Gene Weingarten did a fantastic piece in this Sunday's Washington Post Magazine on non-voters. He spent time with a man in Muskegon, Michigan, to delve into the myriad reasons why someone might simply have no interest in participating in elections. It was a fascinating and informative look across the divide to where the average American earns about $500 a week and supports his family in multiple ways that you and I can only imagine, or in our more shameful moments, laugh at. For instance, he fishes and hunts to supplement the family's food. He has periodic seizures but can't afford to go to the doctor, so he just "hopes for the best." He doesn't see a single difference between the two candidates for the simple reason that, to him, they both represent the same thing: moneyed aristocracy with not a clue about his life. Both went to Yale, both are extremely wealthy, both hunt "for sport" not survival. The debate discussions on trade policy or yellowcake uranium stores or ethanol subsidies are so esoteric as to be distancing for the majority of people like this gentleman. What he needs to know is: how can I make sure my kid eats three squares a day? How can I make sure that he and his mother will be okay should one of these seizures kill me? Screw Osama, screw Saddam, screw all of the other nonsense that passes these days for "campaign issues." Who is going to honor this man's work ethic with some policies to give him a break?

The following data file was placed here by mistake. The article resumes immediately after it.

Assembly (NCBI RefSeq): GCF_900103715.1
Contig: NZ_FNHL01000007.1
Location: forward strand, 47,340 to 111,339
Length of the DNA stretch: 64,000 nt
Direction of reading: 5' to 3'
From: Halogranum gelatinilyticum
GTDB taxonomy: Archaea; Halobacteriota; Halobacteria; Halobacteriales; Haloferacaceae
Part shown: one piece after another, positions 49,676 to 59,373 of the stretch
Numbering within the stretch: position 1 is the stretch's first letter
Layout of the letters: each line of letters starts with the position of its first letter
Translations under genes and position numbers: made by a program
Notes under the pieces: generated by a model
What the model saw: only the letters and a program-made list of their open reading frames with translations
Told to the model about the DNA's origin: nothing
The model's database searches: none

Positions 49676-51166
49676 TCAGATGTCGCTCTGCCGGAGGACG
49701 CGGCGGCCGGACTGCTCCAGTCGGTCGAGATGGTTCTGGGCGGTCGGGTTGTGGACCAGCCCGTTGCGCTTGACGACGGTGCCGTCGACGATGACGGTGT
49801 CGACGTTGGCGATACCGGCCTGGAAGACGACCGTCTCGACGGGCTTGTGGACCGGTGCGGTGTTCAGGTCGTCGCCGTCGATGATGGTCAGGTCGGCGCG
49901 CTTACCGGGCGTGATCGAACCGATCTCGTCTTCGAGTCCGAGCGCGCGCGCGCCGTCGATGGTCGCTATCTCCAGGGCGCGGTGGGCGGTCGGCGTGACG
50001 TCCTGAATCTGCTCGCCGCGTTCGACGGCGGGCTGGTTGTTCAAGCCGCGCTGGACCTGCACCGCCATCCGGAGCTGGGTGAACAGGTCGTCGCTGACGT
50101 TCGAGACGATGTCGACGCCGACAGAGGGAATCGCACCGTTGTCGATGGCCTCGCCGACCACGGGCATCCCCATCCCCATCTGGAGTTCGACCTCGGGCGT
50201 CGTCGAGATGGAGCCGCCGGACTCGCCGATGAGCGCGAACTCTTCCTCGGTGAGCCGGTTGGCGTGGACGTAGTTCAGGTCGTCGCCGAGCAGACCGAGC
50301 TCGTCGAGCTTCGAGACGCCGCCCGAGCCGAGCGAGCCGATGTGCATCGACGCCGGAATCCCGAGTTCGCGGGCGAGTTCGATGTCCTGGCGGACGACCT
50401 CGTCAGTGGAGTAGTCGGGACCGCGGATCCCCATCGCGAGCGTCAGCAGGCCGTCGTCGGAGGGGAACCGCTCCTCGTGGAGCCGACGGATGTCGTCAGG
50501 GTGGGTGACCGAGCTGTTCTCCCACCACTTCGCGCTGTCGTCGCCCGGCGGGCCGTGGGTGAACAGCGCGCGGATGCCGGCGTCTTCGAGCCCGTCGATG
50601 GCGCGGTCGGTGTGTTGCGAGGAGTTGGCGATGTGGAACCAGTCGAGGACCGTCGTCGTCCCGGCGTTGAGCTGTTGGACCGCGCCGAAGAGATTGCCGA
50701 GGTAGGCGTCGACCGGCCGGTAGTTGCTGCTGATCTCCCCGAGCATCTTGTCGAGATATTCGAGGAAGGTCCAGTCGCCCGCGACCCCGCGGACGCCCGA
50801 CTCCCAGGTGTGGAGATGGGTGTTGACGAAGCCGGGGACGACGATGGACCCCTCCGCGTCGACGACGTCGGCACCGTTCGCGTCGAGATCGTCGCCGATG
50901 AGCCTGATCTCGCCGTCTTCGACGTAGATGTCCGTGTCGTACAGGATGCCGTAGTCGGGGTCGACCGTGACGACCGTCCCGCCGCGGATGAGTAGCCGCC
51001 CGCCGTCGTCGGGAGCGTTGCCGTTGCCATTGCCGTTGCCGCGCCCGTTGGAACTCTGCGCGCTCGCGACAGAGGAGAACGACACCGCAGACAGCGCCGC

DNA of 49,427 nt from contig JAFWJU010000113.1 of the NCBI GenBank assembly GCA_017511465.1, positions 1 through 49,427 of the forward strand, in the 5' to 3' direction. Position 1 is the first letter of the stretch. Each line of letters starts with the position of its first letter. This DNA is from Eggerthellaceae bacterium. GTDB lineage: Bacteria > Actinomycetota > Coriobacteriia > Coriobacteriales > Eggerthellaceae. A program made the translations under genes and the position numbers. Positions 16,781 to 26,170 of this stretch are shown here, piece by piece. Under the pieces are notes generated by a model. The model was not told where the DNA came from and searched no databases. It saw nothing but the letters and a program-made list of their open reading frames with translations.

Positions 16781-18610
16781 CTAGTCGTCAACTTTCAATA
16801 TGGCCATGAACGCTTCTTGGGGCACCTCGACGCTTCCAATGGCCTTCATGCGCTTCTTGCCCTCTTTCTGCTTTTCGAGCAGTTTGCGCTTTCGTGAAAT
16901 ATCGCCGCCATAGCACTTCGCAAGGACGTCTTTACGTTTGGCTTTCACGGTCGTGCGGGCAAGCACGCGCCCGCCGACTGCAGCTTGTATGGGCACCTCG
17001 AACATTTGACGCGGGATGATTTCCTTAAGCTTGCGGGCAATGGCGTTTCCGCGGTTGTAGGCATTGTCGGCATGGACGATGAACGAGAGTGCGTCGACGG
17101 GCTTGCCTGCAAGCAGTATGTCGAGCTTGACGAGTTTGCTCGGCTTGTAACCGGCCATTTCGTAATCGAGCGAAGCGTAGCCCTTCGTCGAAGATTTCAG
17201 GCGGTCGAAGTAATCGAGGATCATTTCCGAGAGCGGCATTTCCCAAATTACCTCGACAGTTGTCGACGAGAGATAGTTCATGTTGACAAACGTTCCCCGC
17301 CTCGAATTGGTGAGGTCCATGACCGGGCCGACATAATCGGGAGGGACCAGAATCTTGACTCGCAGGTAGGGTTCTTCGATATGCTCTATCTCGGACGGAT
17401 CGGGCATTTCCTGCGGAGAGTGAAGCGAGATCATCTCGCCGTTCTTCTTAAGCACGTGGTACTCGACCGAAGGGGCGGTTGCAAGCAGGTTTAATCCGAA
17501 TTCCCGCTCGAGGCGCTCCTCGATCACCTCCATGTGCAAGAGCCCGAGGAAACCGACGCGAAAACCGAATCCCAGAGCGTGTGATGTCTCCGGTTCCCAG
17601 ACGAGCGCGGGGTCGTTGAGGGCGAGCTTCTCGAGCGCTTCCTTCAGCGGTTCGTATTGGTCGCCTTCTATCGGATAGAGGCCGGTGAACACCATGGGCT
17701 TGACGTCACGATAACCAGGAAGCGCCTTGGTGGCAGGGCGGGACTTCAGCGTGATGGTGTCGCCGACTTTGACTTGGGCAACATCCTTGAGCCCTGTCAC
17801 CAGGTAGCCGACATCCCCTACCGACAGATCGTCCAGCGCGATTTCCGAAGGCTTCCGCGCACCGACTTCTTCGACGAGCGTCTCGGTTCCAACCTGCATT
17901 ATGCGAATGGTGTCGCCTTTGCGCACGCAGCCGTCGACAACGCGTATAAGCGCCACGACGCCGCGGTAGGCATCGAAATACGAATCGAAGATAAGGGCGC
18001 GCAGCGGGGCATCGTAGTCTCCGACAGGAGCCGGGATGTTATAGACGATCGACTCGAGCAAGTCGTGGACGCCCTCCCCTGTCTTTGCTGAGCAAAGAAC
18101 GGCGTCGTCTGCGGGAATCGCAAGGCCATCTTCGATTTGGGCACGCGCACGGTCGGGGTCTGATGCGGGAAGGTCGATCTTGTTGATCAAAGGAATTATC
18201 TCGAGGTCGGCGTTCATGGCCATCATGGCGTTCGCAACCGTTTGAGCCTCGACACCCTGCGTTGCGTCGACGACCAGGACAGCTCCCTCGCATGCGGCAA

I read this article and for once in my self-important, Tracey Flick election-enthusiast life, finally understood why someone just wouldn't care to vote. The disconnect between taking time off work, standing in line, punching a chad and getting health insurance so your kid can grow up healthy, or bringing industry to Michigan so you don't have to work long hours laying cement is just so wide, so gaping as to be impassable. The chasm between the American ideal of voting and this man's daily life is shockingly and shamefully wide.
How did we get here? And is there a road back? For me, because my life experience is different from the Michigan nonvoter's life, that road begins tomorrow at my ballot box. And that act will create a ripple that will create a current that will create a wave that will make his life a little less difficult.
At least, I hope so. But isn't that what this Great American Democracy is all supposed to be about anyway? Hope? That we can do better and be better--and that we all have the power to make that happen?
I hope so...